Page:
10 Tips for Getting Your Outdoor Workouts Back on Track from 10 Tips for Getting Your Outdoor Workouts Back on Track

10 Tips for Getting Your Outdoor Workouts Back on Track

As excited as you may be to finally take your running workouts back into the great outdoors again, the transition may not exactly be seamless. While you’re anticipating the arrival of spring, check out these tips that will help you safely and effectively get your outdoor running workouts back on track.

Join a local running club.

Signing up to run with a group of local runners is an easy first step that can instantly help to re-ignite your enthusiasm for running. For example, REI’s Outdoor School offers several different clubs and classes for runners of all different abilities and at local levels, including general running clubs, trail running classes, race-specific training series, and even classes focused specifically on helping runners get “back on track.”

Run new routes and hit the trails when you can.

“Try a new trail or park—see what has changed during your indoor hibernation,” says elite marathoner and registered dietitian Kaye Anne Starosciak. Seeking new scenery can help to re-inspire your love for running, plus if you can find a soft dirt trail to run on, it could also benefit your body. “Any marathoner can tell you that the recovery time from running on pavement versus running on trails is significantly longer,” says Isabel Rivera, a ultra-runner and author of The Running Teacher. “Pavement has more resistance. Start by enjoying the views at some of your local trails to ease into running outdoors again.”

Treat yourself to a new pair of sneakers.

Not only can a clean, fresh pair of running shoes help you to muster up some new motivation, but if you’ve been running on the treadmill in your current shoes, for safety’s sake, it may be time for an upgrade anyway. “Stop by your local running store to have your shoes checked out, as the wear from treadmill running will be different than the wear from road running,” says Rivera. Or as Starosciak put it, you may just be in need of some “fresh cushioning to attack the pavement.”

Start a weekly running date with a group of friends.

If you’re into running with a large group or there are no local running clubs available to you, try running with friends instead. Essentially, you can form your own “running club,” even if it’s just you and one other buddy. Set up a regular schedule and meet once or even a few times each week so that you’ll have something to look forward to and a workout partner to help hold you accountable. 

Move your shorter runs outdoors first.

“Running on a treadmill is different from running on pavement,” says Rivera. “To ease the transition, move your shorter, weekday runs outside before moving your long runs outside.”

Start slow.

Rivera says there are two reasons that you should keep the pace slow and steady when transitioning back to running outside. First, because your pace on the treadmill is not equivalent to your pace on the pavement; “Pace differs depending on the surface,” she explained. “Your ten-minute-mile on the treadmill will not equate to a ten-minute-mile on pavement.” And second, because it may take some time for your body to re-adjust to the different surface. “It will take time to get used to pavement again,” Rivera said. “Not only because of the change in surface but also because of the changes in elevation. Take walk breaks as needed and start with easy-paced runs.”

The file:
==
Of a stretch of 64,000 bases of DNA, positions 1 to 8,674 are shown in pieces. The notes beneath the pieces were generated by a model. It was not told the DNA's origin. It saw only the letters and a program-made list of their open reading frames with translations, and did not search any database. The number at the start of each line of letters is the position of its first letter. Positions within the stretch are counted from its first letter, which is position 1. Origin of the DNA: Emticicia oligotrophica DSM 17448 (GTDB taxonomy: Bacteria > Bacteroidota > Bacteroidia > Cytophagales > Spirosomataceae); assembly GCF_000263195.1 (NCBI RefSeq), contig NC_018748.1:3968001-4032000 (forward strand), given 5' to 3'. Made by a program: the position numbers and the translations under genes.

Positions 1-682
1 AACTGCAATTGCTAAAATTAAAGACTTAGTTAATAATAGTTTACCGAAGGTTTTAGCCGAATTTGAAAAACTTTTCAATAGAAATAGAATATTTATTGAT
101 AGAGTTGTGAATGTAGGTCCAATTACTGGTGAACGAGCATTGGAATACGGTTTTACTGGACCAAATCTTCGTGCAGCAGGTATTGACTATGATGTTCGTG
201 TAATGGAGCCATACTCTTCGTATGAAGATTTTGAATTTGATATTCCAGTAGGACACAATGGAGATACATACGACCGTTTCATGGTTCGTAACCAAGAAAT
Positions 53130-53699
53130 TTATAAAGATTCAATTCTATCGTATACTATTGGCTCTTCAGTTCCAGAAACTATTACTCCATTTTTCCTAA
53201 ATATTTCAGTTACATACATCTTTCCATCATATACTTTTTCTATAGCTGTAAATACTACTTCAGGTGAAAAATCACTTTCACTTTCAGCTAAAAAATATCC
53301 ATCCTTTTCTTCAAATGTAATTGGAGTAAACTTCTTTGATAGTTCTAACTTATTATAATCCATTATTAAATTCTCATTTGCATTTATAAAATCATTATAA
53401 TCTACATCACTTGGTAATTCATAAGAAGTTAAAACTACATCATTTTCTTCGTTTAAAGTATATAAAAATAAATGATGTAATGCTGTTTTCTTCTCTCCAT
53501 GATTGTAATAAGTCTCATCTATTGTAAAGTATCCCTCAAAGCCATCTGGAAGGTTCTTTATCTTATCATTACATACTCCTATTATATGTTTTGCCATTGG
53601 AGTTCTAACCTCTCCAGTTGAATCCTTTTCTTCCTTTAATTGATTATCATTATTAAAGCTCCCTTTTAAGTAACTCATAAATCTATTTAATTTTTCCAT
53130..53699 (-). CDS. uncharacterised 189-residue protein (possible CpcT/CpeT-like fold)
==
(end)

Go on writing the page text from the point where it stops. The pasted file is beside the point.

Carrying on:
Don’t forget to start with dynamic stretches.

“Do some dynamic stretching before pounding the pavement,” says Karena Wu, a nationally recognized physical therapist and owner of ActiveCare Physical Therapy in New York City. “That means active movement, which can increase your range of motion, muscle and tendon flexibility, and circulation. It warms your skeletal muscles up and gets them prepped for the repetitive contract-relax requirements of the movement.”

Engage with some apps.

The amount of running-specific apps available both for iPhone and Android is seemingly endless, and pretty much every single one was designed to help keep runners motivated. You can track your routes and miles, use music to set your pace, and even participate in virtual races, all through the one piece of gear you probably already have: your smartphone.  

Make a commitment.

“Eighty percent of experienced runners who finished the ODDyssey Half Marathon responded that the best way for them to stay motivated with running is to sign up for a race,” says Carl Ewald, executive director of the ODDyssey Half Marathon in Philadelphia. “Once they make that commitment, their motivation is increased and they train better.” He says there’s at least one 5k every weekend in most urban areas, so finding a race in or around your area shouldn’t be a huge challenge. “Pick your favorite one and sign up,” he said. “Once you are signed up, you are in training mode.”

Reconnect with your love of running.

“Running can be meditation in motion,” says Carrie Roldan, a running coach and the creator of the “Run Yourself Happy” training system. “Running outdoors is ideal for this. Use your daily outdoor run as a spiritual practice, and enjoy the health benefits of both.”